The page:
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On learning to live in a new body

I'm still learning how to live in this new body. Ever since my bone marrow transplant, I've struggled with chronic fatigue and a misfiring immune system. I've had to learn to ration my energy, to move more slowly, to accept that sometimes my body simply will not sync up with what it is I want to do. I can pick two things I want to do well each day, whether it's work or exercise or seeing friends. Then I rest, or else I pay the price. 

On Saturday I marched with my mother and a group of friends in New York City. It took me two days to regain my strength, and it was worth every second of it. I often feel pressure to perform survivorship and illness well, but we do ourselves and others a disservice by glossing over the day-to-day challenges. 

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On bridging the gap

It’s the early morning, the first dusky rays of sunlight bleeding in through the blinds. I’m writing from my desk, which is covered with notecards and books and to-do lists. Oscar snores softly at my feet, and I can hear the angry bleats of trucks and the whoosh of car tires plowing through puddles outside.

I’ve been in a solitary — dare I say, hermetic — place these last few months. And my life has been going something like this: wake up, make coffee, take a reluctant Oscar out for his morning walk, set my intentions for the day, write until I can’t any longer, read, try to write some more, go for a run, cook a big dinner, hit the sheets and repeat. I’ve found solace in this routine; the rote repetitiveness of it offering a sense of structure and safety that I long craved and struggled to create for myself during the sick years, and my recovery from them. Now, after several months of hibernation in Vermont, I’m back in New York City. Trying once again to figure out how I fit into this mad mad mad city that both exhausts and inspires me. 

Writing a book has been an expectedly introspective process. But my reluctance to throw myself back into the world has been more than just that. Save for the occasional picture on Instagram, I haven’t known how to share my thoughts in these social media spaces as of late. I’ve felt wary of the growing gap between my real life and my digital one. Unsure of how to bridge it, unsure of if I want to. So, I’ve fallen into the trap of posting only a highlights reel — look at me with my volkswagen van/dog/picturesque cabin! — or going radio silent altogether. It’s not a new observation to point out the disparities between our online identities and our offline ones (I wrote about it here in the NYT). But I’ve found myself longing to explore the nuance and the nitty gritty that lies beneath the surface. To step away from the structure and safety of my day-to-day, and to experiment here with a different kind of writing: short, unpolished but straight from the heart.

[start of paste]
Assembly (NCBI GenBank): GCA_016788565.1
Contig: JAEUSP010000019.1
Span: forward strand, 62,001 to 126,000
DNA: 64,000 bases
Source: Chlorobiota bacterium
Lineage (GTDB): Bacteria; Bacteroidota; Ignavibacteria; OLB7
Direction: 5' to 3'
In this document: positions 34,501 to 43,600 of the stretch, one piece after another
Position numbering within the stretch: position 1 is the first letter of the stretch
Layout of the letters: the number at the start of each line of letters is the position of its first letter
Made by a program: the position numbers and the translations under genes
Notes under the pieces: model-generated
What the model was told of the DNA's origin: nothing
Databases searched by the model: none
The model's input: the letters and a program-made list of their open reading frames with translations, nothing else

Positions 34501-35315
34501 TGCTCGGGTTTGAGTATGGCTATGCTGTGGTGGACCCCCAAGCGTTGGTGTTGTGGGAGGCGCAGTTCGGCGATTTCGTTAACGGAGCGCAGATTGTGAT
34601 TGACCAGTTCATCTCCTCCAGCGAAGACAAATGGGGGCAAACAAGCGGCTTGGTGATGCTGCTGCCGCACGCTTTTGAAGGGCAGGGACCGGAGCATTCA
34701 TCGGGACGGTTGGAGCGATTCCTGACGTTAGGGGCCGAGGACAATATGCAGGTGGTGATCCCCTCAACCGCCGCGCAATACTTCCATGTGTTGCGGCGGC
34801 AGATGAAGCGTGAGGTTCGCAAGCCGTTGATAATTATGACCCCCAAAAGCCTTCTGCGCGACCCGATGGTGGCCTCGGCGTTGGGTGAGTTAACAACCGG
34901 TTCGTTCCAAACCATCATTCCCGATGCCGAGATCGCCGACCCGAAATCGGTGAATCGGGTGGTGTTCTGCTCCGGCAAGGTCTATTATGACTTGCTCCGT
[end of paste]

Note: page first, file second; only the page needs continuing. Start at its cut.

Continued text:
Taped to the wall above my desk is a post-it note that says: "If you want to write a good book, write what you don't want other people to know about you. If you want to write a GREAT book, write what you don't want to know about yourself.” I circle back to these words again and again. Not just in the context of writing, but in terms of how I want to live my life, both here on the web and otherwise. 

If the choice is between perfection or bravery, I choose bravery. 

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